Dylan Dylan - 2 months ago 7
Java Question

Classes and 2 Dimension Arrays

The code I am working with is below. I feel like this should be simple, but I'm having an incredibly hard time focusing this week and need some help.

I'm not able to properly set the values for pt.x or pt.y in the nested for loops. IDEA is telling me that the symbol can't be resolved. The class is identified from another java file in the package that only identifies that class. it is as follows:

public class pointClass {
class point{
int x;
int y;
int z;
}
}


(Adding text to demonstrate these are 2 separate files)

This is for a class assignment, but I'm not sharing the whole assignment, just what I need help with. I'm trying to learn, not have things done for me.

public class main {
public static void main (String args[]){

ArrayList<pointClass.point> pointlist = new ArrayList<>();

//Creating map
int row = 40;
int col = 40;
int [][] bigarray = new int [row] [col];

//iterating through map
for (int i = 0; i < row; i++;){
for (int j=0; j< col; j++){
pointClass pt = new pointClass.point;
pt.x = row;
pt.y = col;
pt.z = ;//RNG HERE//

}
}


How do I need to more properly identify these class attributes? For context,this code cretes a 40x40 array and will assign a random value to each number. Another code stanza will be added to print the 2D array.

Answer

There doesn't seem to be a need for a Nested class here. Consider just using the following:

public class Point {
    int x;
    int y;
    int z;
}

Now let's take a look at your syntax errors. Most are fairly simple, but deserve discussion nonetheless.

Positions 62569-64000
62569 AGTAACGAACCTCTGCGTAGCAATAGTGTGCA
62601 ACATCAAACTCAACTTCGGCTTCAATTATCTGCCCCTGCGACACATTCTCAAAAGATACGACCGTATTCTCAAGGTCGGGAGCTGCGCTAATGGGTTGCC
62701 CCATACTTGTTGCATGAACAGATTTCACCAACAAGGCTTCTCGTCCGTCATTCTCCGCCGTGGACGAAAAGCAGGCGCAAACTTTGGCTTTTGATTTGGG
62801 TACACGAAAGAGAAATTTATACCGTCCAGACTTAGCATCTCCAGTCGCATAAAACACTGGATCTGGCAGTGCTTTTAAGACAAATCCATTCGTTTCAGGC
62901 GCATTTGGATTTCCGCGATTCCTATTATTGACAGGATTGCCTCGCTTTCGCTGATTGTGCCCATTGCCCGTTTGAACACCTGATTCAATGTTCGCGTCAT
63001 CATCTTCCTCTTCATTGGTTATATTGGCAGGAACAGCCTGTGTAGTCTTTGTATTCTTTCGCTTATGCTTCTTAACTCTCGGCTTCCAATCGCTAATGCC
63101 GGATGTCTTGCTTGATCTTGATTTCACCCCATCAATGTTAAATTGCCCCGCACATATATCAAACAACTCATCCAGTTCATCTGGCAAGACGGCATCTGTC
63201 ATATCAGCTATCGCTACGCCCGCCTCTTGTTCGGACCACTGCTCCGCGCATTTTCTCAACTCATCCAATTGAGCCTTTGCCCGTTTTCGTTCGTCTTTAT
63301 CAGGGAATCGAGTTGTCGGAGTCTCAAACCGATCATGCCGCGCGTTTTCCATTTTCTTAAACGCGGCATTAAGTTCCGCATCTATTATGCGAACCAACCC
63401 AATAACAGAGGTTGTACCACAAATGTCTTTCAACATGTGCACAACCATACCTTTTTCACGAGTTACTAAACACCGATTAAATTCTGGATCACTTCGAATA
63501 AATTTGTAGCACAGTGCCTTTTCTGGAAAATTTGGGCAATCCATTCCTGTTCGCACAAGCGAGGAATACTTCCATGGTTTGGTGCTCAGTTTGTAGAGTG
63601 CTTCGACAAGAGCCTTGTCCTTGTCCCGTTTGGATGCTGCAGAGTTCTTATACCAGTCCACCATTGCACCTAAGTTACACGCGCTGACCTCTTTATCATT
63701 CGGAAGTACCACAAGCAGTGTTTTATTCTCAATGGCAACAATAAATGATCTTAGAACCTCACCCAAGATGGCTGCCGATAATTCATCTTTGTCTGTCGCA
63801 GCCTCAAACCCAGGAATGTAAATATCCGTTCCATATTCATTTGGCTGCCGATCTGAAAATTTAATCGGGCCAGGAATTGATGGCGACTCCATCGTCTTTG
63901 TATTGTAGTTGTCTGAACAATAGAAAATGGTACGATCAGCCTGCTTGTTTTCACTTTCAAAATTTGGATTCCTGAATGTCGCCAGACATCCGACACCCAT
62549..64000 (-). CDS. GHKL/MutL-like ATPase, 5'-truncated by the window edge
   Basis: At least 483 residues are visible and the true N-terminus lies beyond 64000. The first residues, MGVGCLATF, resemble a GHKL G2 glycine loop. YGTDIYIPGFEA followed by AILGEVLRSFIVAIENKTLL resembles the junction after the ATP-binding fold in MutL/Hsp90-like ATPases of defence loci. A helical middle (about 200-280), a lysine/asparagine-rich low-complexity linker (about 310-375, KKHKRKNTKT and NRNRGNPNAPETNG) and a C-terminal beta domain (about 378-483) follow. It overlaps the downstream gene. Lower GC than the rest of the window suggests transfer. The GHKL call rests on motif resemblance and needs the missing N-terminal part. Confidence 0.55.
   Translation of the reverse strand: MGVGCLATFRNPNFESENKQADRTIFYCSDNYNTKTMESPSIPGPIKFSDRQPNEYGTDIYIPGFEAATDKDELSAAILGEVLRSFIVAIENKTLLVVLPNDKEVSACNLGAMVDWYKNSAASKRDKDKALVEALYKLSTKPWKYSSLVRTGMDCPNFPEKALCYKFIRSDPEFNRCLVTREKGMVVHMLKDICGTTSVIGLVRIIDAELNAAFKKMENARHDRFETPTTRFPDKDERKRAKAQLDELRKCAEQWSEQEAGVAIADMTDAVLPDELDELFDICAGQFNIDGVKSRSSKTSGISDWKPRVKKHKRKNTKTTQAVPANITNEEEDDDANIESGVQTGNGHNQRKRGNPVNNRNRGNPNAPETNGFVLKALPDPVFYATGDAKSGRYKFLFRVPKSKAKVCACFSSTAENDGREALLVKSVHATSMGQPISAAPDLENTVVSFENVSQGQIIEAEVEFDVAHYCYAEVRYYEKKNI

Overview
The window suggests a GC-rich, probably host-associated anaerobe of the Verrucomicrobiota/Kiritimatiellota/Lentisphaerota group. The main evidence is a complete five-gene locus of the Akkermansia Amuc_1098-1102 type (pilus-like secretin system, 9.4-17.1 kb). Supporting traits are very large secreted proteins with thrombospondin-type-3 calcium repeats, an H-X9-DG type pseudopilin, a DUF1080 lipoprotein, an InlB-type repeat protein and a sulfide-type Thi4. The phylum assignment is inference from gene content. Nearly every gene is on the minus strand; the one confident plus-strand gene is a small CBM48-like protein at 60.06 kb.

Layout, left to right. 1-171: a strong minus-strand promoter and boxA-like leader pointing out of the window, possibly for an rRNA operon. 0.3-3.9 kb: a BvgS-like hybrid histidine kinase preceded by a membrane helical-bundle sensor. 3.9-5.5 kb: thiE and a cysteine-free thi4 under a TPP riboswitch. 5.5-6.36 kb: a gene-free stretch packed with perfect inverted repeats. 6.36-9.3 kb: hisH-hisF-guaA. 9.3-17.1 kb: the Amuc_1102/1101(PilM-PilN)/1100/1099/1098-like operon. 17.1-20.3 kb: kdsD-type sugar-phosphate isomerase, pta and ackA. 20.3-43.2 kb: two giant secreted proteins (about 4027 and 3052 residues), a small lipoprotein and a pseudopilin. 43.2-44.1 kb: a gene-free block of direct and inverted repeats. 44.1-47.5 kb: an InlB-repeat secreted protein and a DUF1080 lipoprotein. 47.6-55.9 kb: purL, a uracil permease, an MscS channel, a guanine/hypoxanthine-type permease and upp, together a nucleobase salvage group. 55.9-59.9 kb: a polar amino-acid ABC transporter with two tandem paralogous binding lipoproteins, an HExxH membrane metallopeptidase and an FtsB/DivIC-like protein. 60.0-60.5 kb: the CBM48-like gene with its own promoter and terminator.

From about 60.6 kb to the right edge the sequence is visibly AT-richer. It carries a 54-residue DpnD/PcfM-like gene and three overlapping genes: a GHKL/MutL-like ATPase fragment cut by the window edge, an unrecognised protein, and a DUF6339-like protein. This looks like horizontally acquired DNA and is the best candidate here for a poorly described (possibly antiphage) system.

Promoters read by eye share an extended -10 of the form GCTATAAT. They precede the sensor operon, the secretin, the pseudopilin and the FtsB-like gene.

public class Main {
    public static void main(String args[]){

        ArrayList<Point> pointlist =  new ArrayList<>(); //Now that we aren't using a nested class, Just <Point>            

        //Creating map
        int row = 40;
        int col = 40;
        int [][] bigarray = new int [row] [col];

        //iterating through map
        for (int i = 0; i < row; i++){ //No semicolon after i++
            for (int j=0; j< col; j++){
                Point pt = new Point(); //Calling a constructor is a method, hence ()
                pt.x = j; //You probably mean j and k here, not row and col (which don't change)
                pt.y = k;
                pt.z = 0;//RNG HERE// //Not sure what you mean here, but you can set pt.z to whatever you want

                //You created pointlist, but never add to it. Did you mean to?
                pointlist.add(pt);
            }
        }
    }
}

I've just tested the above and it compiles and runs correctly. That said, you can do a lot better stylistically. Here are some tips.

  • Class names start with a capital letter. Point, not point. PointClass, not pointClass.
  • Non-final / mutable fields should be private. Thus your Point class, while correct, is fairly bad practice (the reasons for which are very well documented elsewhere). Consider using the following alternative:

    public class Point {
        private int x;
        private int y;
        private int z;
    
        public Point(int x, int y, int z) {
            this.x = x;
            this.y = y;
            this.z = z;
        }
    
        public int getX() { return x; }
        public int getY() { return y; }
        public int getZ() { return z; }
    }
    
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